It is in a final scene, involving an oversized advertisement hologram of Joi, that K finally understands this fact. The figure of Joi is heavily sexualised within this scene: completely naked, she coaxes K to join her, do things with her, a proposition that he’d have perhaps taken at the beginning of the film. But with what Joi became, the changes she took in becoming a free agent, these turn him against that possibility. He stares emotionless at the hologram, bloodied, grasping the full weight of his decision. And he understands that the Joi he once had, the Joi free of the patriarchal grasp of Wallace and his fascist programming, was the one worth fighting for. He walks away from the hologram, with the intention of saving Deckard and returning him to his daughter.
K makes an important decision, and so does the film. Rather than question the gravity of this uncovering, K simply accepts it for the better: due to the evolution of his connection to Joi, he discovers something about himself, about the truth of their being, as compared to Wallace’s patriarchal preconceptions. The conservative illusion they lived in is one devoid of love and emotion: he begins to love Joi the more she becomes independent of her feminine stereotype. Similarly, he himself becomes the hero by embracing the female prodigy, by walking away from the objectified female and siding with those who would seek to tear down this conservative view of women and its leader, Wallace, with it.
It is with this epiphany that K commits to the cause and gives his own life to save Deckard’s, supporting the rebellion that would destroy the patriarchal superstructure. It is this radical, yet beautifully realised moment that defines Blade Runner 2049 as something much more than a gorgeously shot science-fiction film: it is an ontological masterpiece, challenging the very ideology that is so prominent within our everyday lives. The iconography of the woman is put front and centre, yet uncomfortably so, to the point where we relate to K’s decision to support the revolt. It is in this final decision that the knot is tied on a film that is so clearly tied to an optimistic ideal of the human spirit: the belief that we can all inspire each other, and ourselves, to stand up for what’s right, this being the freedom of all, irrespective of gender or race.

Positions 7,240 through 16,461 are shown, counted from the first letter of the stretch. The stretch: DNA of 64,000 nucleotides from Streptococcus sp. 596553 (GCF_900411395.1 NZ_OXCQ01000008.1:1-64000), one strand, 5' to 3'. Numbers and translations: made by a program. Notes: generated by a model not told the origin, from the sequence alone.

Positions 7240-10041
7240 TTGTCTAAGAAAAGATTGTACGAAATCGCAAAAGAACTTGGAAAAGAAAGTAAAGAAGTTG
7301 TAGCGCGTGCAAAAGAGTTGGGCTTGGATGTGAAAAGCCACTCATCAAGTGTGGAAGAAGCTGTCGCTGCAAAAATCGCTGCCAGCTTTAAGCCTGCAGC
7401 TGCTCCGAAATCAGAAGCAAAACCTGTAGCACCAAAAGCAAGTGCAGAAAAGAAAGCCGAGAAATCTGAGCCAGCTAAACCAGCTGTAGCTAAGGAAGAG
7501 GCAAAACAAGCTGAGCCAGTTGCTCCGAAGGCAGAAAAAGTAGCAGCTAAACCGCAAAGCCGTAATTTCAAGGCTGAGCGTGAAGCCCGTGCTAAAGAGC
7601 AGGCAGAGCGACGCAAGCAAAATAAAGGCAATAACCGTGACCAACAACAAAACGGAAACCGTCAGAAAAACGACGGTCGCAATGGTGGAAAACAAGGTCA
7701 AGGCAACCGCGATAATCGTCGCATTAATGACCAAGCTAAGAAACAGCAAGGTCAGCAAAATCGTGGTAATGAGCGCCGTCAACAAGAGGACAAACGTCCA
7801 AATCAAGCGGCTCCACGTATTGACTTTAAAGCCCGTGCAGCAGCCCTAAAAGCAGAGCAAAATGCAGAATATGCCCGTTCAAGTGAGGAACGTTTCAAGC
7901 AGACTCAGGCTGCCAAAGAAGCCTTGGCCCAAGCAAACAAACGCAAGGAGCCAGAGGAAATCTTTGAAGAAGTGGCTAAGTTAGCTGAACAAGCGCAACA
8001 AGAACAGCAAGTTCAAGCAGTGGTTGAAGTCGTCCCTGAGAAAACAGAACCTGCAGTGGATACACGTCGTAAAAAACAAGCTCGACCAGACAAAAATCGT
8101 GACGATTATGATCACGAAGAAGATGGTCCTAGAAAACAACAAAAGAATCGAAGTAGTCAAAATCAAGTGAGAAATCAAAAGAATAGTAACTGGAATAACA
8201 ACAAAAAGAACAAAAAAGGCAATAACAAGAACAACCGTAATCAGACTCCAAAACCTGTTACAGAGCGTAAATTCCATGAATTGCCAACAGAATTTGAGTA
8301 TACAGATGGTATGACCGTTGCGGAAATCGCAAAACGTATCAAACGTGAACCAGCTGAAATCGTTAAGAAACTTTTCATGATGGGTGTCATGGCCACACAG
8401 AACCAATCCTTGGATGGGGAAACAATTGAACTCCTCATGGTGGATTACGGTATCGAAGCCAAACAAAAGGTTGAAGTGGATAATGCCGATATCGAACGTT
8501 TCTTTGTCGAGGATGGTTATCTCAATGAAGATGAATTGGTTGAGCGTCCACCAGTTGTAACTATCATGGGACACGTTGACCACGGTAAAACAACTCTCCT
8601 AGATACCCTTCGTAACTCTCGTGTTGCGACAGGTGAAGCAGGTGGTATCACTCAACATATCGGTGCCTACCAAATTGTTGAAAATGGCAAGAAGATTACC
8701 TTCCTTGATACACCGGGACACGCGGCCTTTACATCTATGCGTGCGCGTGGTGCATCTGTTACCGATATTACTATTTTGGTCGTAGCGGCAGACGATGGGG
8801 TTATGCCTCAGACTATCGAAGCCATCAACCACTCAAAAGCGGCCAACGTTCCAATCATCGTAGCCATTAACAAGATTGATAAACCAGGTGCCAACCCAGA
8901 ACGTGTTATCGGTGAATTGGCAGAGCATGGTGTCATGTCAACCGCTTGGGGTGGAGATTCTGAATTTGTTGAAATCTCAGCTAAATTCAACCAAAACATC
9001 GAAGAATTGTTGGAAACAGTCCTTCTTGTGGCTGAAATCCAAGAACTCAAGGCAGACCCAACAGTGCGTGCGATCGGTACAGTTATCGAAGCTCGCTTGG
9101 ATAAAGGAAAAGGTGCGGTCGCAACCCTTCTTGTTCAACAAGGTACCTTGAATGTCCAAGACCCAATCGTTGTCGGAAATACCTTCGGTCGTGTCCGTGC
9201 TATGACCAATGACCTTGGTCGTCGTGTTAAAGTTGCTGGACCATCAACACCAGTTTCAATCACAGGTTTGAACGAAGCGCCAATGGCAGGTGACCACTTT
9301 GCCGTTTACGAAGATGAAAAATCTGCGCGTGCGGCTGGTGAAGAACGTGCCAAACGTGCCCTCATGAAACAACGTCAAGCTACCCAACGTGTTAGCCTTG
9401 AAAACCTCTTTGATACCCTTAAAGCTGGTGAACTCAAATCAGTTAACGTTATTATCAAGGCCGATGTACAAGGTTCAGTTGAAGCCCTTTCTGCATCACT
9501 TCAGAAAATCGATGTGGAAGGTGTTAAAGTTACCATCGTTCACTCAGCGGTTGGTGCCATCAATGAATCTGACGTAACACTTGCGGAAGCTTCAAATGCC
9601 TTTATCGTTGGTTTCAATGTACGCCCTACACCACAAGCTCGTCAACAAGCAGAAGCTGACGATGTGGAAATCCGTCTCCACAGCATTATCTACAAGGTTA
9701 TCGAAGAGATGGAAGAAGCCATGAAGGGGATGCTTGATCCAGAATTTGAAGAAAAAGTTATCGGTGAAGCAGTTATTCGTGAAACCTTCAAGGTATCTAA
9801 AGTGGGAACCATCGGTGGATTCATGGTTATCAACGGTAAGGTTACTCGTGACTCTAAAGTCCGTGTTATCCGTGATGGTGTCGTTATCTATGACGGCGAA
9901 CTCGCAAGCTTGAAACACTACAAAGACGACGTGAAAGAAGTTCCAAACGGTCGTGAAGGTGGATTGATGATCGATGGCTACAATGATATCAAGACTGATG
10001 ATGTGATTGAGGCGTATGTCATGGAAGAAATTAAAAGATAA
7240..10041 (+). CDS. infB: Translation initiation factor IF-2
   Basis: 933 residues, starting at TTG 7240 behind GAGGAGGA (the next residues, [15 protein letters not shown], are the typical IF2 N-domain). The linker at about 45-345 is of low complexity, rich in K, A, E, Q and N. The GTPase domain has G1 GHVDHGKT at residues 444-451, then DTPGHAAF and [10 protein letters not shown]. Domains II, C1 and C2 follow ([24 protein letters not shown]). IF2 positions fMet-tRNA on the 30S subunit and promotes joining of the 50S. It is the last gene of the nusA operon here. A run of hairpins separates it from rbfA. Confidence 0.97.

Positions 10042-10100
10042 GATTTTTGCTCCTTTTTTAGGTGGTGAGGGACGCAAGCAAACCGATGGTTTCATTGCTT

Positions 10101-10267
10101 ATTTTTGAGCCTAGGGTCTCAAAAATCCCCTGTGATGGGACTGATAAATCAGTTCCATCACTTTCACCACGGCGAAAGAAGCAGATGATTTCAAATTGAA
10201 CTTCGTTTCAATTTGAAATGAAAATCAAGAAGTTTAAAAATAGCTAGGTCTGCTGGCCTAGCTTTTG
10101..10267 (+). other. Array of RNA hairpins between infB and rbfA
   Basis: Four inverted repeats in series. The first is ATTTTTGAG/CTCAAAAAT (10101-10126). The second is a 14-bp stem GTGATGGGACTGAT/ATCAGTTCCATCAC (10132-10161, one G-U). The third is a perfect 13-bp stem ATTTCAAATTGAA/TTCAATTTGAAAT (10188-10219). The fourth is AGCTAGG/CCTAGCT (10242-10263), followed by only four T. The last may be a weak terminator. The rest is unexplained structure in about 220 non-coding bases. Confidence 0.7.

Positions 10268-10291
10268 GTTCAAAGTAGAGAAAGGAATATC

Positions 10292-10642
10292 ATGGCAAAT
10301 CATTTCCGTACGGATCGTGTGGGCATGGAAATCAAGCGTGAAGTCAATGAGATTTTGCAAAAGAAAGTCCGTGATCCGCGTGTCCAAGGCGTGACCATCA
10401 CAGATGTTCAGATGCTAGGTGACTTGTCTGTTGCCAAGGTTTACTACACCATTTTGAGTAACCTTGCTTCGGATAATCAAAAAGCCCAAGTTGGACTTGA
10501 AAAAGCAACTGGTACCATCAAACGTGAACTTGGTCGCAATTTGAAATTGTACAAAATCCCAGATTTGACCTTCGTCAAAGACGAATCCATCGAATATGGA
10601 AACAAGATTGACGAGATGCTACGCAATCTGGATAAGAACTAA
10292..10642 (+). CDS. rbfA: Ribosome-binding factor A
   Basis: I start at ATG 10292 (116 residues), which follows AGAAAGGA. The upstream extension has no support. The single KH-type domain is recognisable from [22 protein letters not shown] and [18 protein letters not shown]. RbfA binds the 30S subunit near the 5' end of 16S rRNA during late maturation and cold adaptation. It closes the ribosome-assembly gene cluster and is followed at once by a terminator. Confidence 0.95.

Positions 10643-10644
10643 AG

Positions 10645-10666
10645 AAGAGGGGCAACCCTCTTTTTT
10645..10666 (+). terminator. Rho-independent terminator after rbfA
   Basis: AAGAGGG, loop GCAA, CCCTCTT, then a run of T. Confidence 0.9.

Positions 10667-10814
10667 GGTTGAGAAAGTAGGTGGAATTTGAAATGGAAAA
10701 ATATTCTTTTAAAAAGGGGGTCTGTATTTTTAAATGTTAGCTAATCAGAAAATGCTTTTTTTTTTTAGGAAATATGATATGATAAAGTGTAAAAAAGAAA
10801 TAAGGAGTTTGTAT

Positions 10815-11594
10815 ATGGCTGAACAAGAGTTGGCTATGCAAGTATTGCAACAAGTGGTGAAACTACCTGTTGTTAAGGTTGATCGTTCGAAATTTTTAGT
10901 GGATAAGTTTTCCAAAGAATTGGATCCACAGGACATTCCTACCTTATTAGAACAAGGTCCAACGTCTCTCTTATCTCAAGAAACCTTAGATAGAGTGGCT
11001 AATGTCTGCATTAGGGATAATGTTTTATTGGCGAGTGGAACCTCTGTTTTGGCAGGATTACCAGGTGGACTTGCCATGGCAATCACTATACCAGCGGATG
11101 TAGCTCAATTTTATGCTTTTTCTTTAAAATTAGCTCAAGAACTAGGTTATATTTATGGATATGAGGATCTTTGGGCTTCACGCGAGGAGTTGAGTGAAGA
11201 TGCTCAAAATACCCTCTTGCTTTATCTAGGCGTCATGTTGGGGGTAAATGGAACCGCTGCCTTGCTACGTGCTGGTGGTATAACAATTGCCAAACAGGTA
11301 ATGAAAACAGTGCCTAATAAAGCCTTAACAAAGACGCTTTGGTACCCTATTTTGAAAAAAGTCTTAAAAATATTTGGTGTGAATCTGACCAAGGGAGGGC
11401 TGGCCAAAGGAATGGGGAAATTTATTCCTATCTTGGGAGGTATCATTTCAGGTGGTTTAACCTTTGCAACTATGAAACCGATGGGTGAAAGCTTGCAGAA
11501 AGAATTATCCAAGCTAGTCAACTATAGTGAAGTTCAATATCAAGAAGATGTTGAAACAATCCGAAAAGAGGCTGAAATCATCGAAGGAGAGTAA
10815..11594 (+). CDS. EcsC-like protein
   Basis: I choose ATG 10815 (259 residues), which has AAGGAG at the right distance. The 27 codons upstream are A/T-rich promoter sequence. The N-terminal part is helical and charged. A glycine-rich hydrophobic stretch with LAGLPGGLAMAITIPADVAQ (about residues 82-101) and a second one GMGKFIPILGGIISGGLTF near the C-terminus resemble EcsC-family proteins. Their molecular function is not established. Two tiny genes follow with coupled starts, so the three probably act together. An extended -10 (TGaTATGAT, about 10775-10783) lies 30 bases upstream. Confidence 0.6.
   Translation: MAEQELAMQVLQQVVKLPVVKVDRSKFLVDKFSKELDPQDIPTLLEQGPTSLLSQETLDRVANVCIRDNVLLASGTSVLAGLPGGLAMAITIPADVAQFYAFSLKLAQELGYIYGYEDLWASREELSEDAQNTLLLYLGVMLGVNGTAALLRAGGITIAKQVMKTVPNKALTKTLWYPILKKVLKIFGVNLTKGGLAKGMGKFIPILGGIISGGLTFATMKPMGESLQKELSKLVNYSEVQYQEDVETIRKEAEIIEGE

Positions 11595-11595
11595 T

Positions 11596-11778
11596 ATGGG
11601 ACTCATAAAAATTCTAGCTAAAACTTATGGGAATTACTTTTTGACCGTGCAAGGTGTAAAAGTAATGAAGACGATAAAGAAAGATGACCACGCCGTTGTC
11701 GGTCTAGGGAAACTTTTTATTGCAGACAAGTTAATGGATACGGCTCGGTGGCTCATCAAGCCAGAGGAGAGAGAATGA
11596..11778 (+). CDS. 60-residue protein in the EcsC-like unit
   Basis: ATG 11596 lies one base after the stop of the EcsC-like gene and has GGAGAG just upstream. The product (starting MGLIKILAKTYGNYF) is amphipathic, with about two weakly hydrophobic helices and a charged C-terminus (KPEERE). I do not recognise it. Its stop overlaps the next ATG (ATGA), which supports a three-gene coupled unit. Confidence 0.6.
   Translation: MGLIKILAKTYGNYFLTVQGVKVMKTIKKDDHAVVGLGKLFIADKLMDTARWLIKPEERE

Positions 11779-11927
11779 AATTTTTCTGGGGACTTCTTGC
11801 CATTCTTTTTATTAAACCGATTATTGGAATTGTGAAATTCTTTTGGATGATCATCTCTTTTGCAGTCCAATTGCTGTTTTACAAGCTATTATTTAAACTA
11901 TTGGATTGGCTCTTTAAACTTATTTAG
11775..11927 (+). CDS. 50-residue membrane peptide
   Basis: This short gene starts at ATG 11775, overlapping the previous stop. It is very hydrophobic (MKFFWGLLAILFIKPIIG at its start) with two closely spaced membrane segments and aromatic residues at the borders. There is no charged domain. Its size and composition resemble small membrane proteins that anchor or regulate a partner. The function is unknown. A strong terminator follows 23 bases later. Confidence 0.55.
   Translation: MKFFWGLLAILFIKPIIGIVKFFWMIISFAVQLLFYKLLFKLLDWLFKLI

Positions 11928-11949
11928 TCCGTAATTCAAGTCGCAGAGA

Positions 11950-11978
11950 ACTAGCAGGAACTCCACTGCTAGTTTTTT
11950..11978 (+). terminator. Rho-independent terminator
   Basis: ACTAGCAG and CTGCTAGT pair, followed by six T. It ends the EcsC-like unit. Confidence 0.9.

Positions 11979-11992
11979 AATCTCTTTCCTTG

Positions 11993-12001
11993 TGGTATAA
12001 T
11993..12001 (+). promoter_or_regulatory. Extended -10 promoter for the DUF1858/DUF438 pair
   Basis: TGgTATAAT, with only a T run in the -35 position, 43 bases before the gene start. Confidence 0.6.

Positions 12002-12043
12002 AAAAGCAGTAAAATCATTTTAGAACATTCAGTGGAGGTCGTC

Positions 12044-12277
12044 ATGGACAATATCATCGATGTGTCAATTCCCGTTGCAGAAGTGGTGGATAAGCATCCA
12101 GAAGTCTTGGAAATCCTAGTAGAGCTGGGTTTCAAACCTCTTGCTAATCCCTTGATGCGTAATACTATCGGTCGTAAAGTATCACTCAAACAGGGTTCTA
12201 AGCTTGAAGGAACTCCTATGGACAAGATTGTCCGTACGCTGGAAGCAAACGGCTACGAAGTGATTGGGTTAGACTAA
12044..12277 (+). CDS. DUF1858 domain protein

To conclude this analysis, I’d like to present you with a contrast that speaks to the ultimate message of the film. There are two identical shots recording one singular action: K holding out his hand and capturing a snowflake. The first time he catches it, he believes himself to be the prodigal son: he’s the symbol of patriarchy, but staring at his hand as the snowflake falls on it, he looks confused, unsure of his status, even angry. However, the second time he catches the snowflake, it has followed the sequence of him saving Deckard, choosing to side with the replicants, freeing them of injustice. In the shot that follows, we see K smile at his hand, content and ready to die. It’s no wonder that Roy Batty’s theme plays over it from the first movie, as Batty died for a selfless cause: saving Deckard, despite Deckard’s attempts to kill him. In that moment, K realises that he has also made the right decision with his selfless act: the affirmation of an equal society, led by a woman and her father, side by side. All because he saw in Joi that there’s a chance for women to be free from objectification and oppression. I think this speaks volumes to my overall argument: rather than attesting to sexist ideals, Blade Runner 2049 subverts them, attacks them and provides a beautiful vision of a future where a decision can been made that could rid the world of them forever.